Blade Runner: The Director’s Cut (1982) is the only version of this film I’ve seen, so I have no real idea what the original theatrical movie was like. On Amazon, I found this explanation:
When Ridley Scott’s cut of Blade Runner was finally released in 1993, one had to wonder why the studio hadn’t done it right the first time–11 years earlier. This version is so much better, mostly because of what’s been eliminated (the ludicrous and redundant voice-over narration and the phony happy ending) rather than what’s been added (a bit more character development and a brief unicorn dream). Star Harrison Ford originally recorded the narration under duress at the insistence of Warner Bros. executives who thought the story needed further “explanation”; he later confessed that he thought if he did it badly they wouldn’t use it. (Moral: Never overestimate the taste of movie executives.) The movie’s spectacular futuristic vision of Los Angeles–a perpetually dark and rainy metropolis that’s the nightmare antithesis of “Sunny Southern California”–is still its most seductive feature, an otherworldly atmosphere in which you can immerse yourself. The movie’s shadowy visual style, along with its classic private-detective/murder-mystery plot line (with Ford on the trail of a murderous android, or “replicant”), makes Blade Runner one of the few science fiction pictures to legitimately claim a place in the film noir tradition. And, as in the best noir, the sleuth discovers a whole lot more (about himself and the people he encounters) than he anticipates…. With Sean Young, Edward James Olmos, Daryl Hannah, Rutger Hauer, and M. Emmet Walsh. –Jim Emerson
I first watched this DVD (the director’s cut, as explained above, was released eleven years after the original) years ago, and found certain sequences so violent, that I haven’t had the nerve to view it since. However with the recent death of actor Rutger Hauer (who was so good in so many different roles) who played replicant Roy Batty, I felt compelled to borrow the disc back from my son.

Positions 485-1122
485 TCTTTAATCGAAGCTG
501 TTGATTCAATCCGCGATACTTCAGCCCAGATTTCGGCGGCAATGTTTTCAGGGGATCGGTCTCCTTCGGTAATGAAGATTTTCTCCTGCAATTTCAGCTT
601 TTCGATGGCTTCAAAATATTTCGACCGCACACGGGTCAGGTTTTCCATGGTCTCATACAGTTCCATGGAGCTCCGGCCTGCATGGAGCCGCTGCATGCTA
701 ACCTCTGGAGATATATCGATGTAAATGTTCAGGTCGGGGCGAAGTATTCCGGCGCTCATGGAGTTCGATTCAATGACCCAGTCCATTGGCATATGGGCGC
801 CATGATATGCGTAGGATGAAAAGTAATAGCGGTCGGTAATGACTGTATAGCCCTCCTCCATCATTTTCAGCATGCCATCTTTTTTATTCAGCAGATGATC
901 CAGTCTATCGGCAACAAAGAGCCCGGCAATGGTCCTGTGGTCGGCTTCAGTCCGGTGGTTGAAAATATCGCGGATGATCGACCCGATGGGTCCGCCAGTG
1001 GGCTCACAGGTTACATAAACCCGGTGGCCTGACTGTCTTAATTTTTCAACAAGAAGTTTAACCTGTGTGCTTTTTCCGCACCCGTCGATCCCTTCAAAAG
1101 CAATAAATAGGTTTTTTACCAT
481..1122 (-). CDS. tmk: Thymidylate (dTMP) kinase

As far as the violence goes (Rick Deckard played by Harrison Ford, having his fingers broken), I tolerated it better this time. This was a classic dystopia with a dark, rainy Los Angeles seemingly owned by Japanese interests, a brooding cop, weird, twisted bad guys, a mysterious love interest, and an ambiguous ending.
Deckard is a specialized police officer called a “Blade Runner” who is forcibly brought out of retirement to track down and kill (retire) five replicants, artificial humanoids whose presence on Earth is illegal and whose only crime is that they want to live past their programmed four year lifespan (that and murder and mayhem).
The audience followed Deckard on his replicant hunt, experiencing numerous disturbing images along the way. Rachael (Sean Young) is discovered to be a replicant by Deckard, one made by Dr. Eldon Tyrell (Joe Turkel), who owns the replicant manufacturing company, as a test. She seemingly doesn’t realize she’s a replicant and there’s no real explanation as to why Tyrell constructed her or why she becomes romantically involved with Deckard.
Edward James Olmos plays Gaff, another cop who is shepherding Deckard through his assignment and who has a passion for origami. He also knows that Rachael is a replicant and seems to expect Deckard to retire her as well.
Deckard dispatches four of the five replicants, including the very bizarre sex replicant Pris (Daryl Hannah) but cannot stand up against Roy Batty’s assault. In the end, Batty, who has murdered Tyrell after discovering he is powerless to extend his lifespan, saves Deckard’s life, delivers his now famous “tears in the rain” speech, and dies, his four years having been concluded.
At the end, Deckard finds Rachael, who the audience fears is dead but is only sleeping, and spirits her away after discovering one of Gaff’s pieces of origami on the floor nearby. Apparently, Gaff could have retired Rachael but didn’t. The other implication is that he knows how to locate her and may follow the pair as they attempt to escape, possibly retiring both of them (for a while, I thought Deckard might be a replicant with an artificial memory).
While the mood and imagery is compelling at times, besides ending five replicants and otherwise increasing the body count during the film’s running time, what was actually accomplished? How had Deckard changed, unless it was his willingness to help a replicant instead of retiring her? What was the point of Rachael, who had all of the emotional depth of a piece of wood? In contrast, Batty, though twisted and bizarre, definitely had a strong emotional presence and was truly frightening.
I know “Blade Runner” is a cult classic, and it’s good for the occasional viewing, but for me, it was a story that went nowhere.